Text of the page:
Destinations May 2020 Techniques

Destination: Mississippi River Crappie in LaCrosse, Wisconsin

Mississippi River black crappie, near Lacrosse, Wisconsin, are pre-spawn and fiesty in May. They’ll hit typical baits but this Wisconsin crappie liked a small Rebel crawfish crank. (Photo: Anthony Larson)

Mississippi River Crappie in LaCrosse, Wisconsin

In May Mississippi River crappie near LaCrosse, Wisconsin are ready and willing to eat.


by Tim Huffman

LaCrosse, Wisconsin is a beautiful town of 51,000 located on the western edge of the state. One of its borders is the Mississippi River, a river that is much prettier and tamed up north compared to the south. Walleye is king, but other species, including crappie, are abundant.


Avid fisherman, freelance writer and photographer and former fishing guide, Anthony Larson, says the area is a sportsman’s paradise with 120 species of fish available.

“May is a prime month for crappie,” says Larson. “They are pre-spawn and moving up into shallower water, usually along the weedlines. The fish are very active, making it possible to have an amazing fishing trip.”

He says the Mississippi River runs along the town with good fishing for miles each direction. The river has crappie, especially near LaCrosse, but the key on the river is to find dead water, meaning very little current. Larson says there are many places along the river for crappie to find protection from the current.

“Current breaks, or anywhere there is a transition area, is a good place to cast. They can be in deeper water but are likely headed into the shallow water. It’s important to find their depth so the presentation can be made to the right depth.

“We usually cast for crappie. One setup is a 1/32-ounce jig, tipped with a minnow and run under a slip-bobber set to the correct depth. Also, casting a twister tail plastic jig or tiny crankbait, like a Rebel Crawdad, is good for catching crappie.”

For neutral crappie, he recommends presentations with very little bait movement, allowing the minnow to do its job. Aggressive presentations are best when the fish are feeding aggressively. Bait movement is based upon the mood of the crappie.

When asked about a tip for a newcomer in search of river crappie, he said to keep an open mind. Let the fish show you what they want and how they want it. He catches fish on top with a popper and float when crappie are sucking bugs off the top of the water, usually happening very early in the morning or late in the evening.

However, most of the time crappie are deeper, so electronics is very important to find crappie and balls of baitfish. Seeing bait means predators will be there, too.

“You don’t see the crowding you see in some places. The word might get out of a specific place that is hot and there will be boats, but in general, the Mississippi River has so many miles of water that crowding usually isn’t an issue. The boats you do see on the river are often chasing one of the other species like walleye.

“The LaCrosse area is a great crappie section of the river. Plus, there are so many nearby lakes around, like Onalaska and others, where crappie can be caught. I’m guessing there are 30 boat launches within a short drive. And the fishing is good enough a fisherman who can find them will have no problem catching a limit. On the river, the limit is 15 for crappie, 15 for perch, 15 for bluegill and 10 for white bass.”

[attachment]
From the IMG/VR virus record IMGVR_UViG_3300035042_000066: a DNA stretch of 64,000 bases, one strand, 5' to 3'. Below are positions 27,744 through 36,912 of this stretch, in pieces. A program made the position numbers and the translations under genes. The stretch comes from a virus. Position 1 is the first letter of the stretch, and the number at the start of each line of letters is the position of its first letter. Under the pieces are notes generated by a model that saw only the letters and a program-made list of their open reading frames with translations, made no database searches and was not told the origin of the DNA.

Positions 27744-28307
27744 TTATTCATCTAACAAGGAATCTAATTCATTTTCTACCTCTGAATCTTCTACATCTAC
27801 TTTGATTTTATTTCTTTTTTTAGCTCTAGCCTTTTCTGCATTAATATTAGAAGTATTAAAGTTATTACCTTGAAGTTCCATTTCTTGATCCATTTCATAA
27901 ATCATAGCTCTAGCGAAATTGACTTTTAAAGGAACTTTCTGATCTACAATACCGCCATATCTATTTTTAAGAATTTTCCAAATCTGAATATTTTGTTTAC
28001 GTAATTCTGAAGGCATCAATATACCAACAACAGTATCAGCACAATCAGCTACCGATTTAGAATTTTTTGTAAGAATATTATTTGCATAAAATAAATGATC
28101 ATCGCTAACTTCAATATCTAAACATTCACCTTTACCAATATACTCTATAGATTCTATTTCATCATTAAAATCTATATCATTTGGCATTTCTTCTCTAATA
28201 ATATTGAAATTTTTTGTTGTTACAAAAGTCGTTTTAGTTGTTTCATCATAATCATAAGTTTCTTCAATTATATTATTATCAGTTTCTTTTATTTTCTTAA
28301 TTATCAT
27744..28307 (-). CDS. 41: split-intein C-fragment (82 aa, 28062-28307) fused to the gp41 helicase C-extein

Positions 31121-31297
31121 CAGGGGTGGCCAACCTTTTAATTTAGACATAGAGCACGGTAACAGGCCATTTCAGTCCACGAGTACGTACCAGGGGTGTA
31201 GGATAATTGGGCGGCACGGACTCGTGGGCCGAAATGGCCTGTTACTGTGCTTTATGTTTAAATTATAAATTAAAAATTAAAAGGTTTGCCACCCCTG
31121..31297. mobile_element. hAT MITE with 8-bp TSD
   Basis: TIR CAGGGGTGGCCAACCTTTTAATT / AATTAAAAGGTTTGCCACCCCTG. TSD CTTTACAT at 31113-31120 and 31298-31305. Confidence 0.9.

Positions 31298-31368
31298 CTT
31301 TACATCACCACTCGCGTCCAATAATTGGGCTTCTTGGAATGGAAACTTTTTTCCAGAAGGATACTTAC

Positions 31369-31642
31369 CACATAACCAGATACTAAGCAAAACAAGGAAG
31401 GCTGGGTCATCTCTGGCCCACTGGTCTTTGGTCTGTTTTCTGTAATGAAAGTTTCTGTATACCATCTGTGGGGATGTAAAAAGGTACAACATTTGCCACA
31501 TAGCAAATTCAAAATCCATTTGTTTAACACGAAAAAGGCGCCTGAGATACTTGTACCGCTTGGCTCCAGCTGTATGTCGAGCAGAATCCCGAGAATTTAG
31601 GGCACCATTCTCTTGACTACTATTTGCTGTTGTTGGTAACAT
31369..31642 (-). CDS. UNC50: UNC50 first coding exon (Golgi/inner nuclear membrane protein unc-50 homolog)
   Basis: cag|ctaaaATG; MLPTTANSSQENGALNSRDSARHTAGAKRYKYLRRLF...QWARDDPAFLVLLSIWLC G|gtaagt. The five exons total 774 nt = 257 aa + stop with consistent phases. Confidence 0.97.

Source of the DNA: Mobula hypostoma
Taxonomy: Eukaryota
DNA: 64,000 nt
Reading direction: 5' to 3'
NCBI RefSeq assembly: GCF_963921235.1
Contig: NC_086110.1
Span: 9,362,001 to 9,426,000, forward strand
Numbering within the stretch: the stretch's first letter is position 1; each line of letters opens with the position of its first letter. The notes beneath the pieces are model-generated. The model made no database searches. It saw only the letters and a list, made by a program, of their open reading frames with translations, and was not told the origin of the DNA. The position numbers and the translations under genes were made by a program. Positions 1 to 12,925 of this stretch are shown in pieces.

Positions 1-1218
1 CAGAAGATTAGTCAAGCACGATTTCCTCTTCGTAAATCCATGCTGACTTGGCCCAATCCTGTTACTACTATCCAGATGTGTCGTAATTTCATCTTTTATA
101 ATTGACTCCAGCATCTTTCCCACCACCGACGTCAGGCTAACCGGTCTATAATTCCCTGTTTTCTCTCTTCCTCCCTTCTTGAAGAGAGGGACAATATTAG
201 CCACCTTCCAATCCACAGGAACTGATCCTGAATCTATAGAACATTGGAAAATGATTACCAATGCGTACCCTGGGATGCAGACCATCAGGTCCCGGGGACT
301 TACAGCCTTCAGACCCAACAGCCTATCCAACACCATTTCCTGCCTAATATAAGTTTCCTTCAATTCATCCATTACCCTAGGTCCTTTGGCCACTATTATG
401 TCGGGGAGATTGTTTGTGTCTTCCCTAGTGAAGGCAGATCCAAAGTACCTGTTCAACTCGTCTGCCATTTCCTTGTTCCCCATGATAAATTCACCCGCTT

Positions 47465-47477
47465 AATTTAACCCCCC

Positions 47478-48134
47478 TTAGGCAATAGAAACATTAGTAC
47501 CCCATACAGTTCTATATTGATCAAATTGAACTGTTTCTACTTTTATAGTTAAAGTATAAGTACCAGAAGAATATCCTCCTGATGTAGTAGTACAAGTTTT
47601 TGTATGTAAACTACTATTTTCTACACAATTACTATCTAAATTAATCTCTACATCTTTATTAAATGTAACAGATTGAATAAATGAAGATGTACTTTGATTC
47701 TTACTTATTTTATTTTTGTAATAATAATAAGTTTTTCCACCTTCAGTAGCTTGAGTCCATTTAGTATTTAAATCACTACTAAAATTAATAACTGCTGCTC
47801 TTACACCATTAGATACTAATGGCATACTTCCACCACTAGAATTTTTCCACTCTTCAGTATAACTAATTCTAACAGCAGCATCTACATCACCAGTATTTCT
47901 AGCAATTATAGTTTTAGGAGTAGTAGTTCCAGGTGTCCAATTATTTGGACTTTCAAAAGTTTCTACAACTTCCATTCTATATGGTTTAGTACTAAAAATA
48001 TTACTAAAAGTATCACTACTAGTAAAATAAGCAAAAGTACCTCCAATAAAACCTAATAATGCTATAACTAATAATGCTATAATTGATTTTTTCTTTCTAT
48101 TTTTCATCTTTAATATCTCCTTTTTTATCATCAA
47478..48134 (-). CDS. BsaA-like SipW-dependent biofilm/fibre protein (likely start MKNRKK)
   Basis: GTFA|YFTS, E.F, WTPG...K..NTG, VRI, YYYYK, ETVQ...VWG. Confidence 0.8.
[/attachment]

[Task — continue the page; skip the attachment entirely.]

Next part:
Notes: Average May temperatures are 50 and 68 degrees with 11 days of rain. For no-boat fishing, many areas along the river offer good access. Also, the Best Dam Fishing Float allows fishing from a barge with t-shaped docks for family, handicap accessible fishing and has fishing gear for rent, drinks and snacks.


LaCrosse was using the river for commerce in the early 1800’s. It was a fur trading post and settlement. The railroad arrived in 1858 bringing more people and business to the area. Riverboat and railroad workers travelling through opened huge markets for alcohol, brothels and hotels. It was a rough town but the city grew and the timber and lumber industry strived using the river for transporting.

By 1912, the area became known as an education center featuring three colleges. It became more civil but still used the river and rails for commerce.

Today the area is a mixture of historical and modern buildings. It has a rich history and is a pleasant place to visit. The area is known for many small, local breweries along with many activities to keep families busy.


 Take in a May event: MidWest Music Fest on May 3-4; 17-18 and the Driftless Outdoor Show 17-18.

Drive the 250-mile Wisconsin Great River Road Scenic Drive along the Mississippi River.

Enjoy the Craft Beverage Trail, comprised of 13 breweries, wineries and distillers. Maps for the tour are available.

Visit Grandad Bluff overlook for a bird’s-eye view of LaCrosse, the Mississippi River and a portion of three states, Wisconsin, Minnesota and Iowa. Also visit the Children’s Museum, LaCrosse Queen Riverboat, Riverside Park and Rainbow Ridge Farms.

Do a little history research on Cadwallander Colden Washburn to learn about General Mills and Gold Metal Flour, and visit his grave in LaCrosse.


No trip is complete without good food. Fisherman-recommended spots are the North Country Steak Buffet and Buzzard Billy’s Flying Carp Café. My wife and I highly recommend the Pearl Ice Cream Parlor, a fun, authentic historic experience with fountain sodas, rich malts and homemade ice cream.

There are fish to catch and places to see in LaCrosse. Go to and for more information.

(Tim Huffman has specialized in crappie fishing writing and photography since 1988. He is currently the Editor/Senior Writer for Crappie Masters Magazine, freelance contributor to four magazines, book author and Senior Writer for CrappieNow Digital Magazine.) 


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